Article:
(doesn’t that one sound heart-warming and child-friendly?)
The Old Woman: An old woman living in Imado (eastern Tokyo) was forced to sell her cat due to extreme poverty. Soon afterwards the cat appeared to her in a dream. The cat told her to make its image in clay. She did as instructed, and soon afterward sold the statue. She then made more, and people bought them as well. They were so popular she soon became prosperous and wealthy.
Some fun links:
Canon Paper Craft Website – so awesome, and what a great idea! 17 pages of high output ink that you cut apart and put together. Instructions on assemblage are on a separate PDF. There is a black maneki neko, a white maneki neko, and a calico maneki neko to print out.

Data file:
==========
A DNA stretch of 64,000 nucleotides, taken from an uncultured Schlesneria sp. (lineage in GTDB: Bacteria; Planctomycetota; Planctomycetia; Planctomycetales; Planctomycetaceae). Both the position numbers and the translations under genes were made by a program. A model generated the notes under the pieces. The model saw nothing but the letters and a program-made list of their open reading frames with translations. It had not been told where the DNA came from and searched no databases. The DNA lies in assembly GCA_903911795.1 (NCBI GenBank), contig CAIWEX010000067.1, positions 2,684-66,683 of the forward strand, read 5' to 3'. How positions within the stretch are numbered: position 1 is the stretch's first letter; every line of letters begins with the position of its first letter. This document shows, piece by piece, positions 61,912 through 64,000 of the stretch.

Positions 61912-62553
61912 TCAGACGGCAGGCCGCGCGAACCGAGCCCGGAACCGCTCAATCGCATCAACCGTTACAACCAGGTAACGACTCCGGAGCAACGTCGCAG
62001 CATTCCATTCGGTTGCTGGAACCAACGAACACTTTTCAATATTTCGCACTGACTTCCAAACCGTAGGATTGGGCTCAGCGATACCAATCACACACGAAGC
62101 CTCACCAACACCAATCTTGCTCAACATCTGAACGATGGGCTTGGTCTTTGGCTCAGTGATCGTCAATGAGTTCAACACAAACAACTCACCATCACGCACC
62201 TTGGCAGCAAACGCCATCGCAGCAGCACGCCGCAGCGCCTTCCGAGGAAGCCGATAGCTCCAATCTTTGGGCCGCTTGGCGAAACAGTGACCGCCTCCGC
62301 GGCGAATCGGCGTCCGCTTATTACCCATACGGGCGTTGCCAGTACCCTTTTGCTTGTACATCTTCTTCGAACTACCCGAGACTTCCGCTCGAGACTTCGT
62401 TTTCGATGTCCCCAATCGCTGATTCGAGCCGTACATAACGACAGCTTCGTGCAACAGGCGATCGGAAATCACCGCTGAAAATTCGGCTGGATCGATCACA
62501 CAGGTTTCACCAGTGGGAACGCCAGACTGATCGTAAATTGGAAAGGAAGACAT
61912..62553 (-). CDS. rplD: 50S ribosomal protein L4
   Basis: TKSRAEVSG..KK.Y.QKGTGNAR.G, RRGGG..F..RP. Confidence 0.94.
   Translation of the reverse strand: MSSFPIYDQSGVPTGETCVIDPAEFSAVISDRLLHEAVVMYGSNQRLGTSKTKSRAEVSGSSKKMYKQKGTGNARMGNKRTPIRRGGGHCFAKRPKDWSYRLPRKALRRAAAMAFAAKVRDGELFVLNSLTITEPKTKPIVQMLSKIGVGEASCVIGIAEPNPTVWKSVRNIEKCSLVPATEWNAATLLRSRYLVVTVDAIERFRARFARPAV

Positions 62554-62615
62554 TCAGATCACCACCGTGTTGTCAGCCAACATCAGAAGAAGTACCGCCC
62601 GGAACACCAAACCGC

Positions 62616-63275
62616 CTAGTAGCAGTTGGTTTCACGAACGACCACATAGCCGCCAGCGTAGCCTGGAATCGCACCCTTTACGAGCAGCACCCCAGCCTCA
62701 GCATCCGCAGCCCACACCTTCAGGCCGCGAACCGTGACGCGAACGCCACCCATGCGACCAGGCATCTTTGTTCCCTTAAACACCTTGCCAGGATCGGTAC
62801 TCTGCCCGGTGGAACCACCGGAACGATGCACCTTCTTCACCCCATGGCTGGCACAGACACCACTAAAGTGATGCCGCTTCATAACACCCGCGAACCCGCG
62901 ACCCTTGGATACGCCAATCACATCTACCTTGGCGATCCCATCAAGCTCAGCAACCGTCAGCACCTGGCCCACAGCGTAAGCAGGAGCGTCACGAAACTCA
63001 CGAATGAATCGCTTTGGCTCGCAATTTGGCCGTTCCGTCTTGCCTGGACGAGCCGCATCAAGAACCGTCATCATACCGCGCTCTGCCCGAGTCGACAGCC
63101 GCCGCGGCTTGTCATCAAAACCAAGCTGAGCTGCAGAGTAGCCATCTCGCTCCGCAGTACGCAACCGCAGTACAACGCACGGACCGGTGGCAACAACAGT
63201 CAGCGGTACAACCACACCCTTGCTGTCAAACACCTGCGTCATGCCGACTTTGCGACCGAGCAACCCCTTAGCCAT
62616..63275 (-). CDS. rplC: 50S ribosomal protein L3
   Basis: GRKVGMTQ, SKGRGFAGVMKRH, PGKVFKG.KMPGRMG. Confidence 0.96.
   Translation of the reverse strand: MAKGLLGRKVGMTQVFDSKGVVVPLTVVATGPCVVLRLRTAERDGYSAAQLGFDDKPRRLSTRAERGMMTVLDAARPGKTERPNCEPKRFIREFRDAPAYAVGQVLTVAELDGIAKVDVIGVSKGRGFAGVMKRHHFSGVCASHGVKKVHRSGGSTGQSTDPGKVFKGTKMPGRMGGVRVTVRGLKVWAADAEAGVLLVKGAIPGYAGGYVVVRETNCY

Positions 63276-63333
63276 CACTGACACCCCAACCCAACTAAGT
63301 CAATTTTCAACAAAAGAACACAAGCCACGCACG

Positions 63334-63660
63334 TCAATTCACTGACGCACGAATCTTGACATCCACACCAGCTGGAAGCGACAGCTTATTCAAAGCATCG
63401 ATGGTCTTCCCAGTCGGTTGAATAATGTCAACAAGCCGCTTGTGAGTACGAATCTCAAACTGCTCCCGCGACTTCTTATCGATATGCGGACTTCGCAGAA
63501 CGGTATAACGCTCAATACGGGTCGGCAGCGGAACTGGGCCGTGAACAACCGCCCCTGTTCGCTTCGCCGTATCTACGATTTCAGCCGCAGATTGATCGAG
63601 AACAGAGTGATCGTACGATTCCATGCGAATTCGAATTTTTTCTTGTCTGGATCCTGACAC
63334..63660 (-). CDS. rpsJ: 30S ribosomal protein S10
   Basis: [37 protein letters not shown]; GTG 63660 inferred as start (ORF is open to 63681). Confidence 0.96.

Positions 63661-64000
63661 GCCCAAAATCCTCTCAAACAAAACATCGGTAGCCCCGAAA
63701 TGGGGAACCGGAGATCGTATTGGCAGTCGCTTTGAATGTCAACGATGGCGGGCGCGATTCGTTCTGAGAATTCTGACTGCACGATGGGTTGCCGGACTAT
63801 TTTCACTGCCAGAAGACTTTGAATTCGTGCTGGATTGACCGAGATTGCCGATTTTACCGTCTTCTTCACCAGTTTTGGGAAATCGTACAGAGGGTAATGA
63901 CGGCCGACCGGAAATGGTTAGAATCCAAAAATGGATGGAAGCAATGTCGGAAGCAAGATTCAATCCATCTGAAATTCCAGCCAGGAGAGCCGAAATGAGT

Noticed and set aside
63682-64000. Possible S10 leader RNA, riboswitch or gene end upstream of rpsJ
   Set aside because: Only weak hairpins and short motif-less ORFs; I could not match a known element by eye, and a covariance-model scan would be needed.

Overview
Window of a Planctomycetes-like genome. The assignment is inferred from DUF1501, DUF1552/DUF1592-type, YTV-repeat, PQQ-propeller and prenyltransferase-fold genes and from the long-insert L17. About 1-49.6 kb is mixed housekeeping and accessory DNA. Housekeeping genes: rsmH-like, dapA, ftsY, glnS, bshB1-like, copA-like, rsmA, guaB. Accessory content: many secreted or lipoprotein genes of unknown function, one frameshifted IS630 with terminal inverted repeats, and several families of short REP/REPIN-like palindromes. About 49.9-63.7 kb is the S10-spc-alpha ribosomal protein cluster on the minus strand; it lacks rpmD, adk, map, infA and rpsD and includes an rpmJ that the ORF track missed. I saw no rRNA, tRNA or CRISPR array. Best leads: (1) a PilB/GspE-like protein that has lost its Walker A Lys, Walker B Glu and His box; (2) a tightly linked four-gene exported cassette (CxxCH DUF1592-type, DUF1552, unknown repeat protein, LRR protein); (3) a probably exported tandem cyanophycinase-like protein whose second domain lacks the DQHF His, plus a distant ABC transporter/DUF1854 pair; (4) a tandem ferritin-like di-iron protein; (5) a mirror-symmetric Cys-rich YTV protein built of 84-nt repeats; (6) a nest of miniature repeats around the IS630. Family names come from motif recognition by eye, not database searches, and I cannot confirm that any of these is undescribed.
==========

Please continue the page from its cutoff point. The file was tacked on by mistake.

ActionCat.com – there are lucky cat e-cards, plus you can design your own cat to print out or for screen capture.
Maneki Neko by Sushi Cat – great site with all sorts of information, also maneki grams, puzzles and games – children will love it!
Lucky Cat Museum – online collection of lucky cats.
There is also Lucky Cat Fabric – I did not post a link, but there are a couple of Etsy.com shops that sell fabric. Those links become obsolete when they get sold, but just do a search for all sorts of products. Try quilting fabric sites for other options.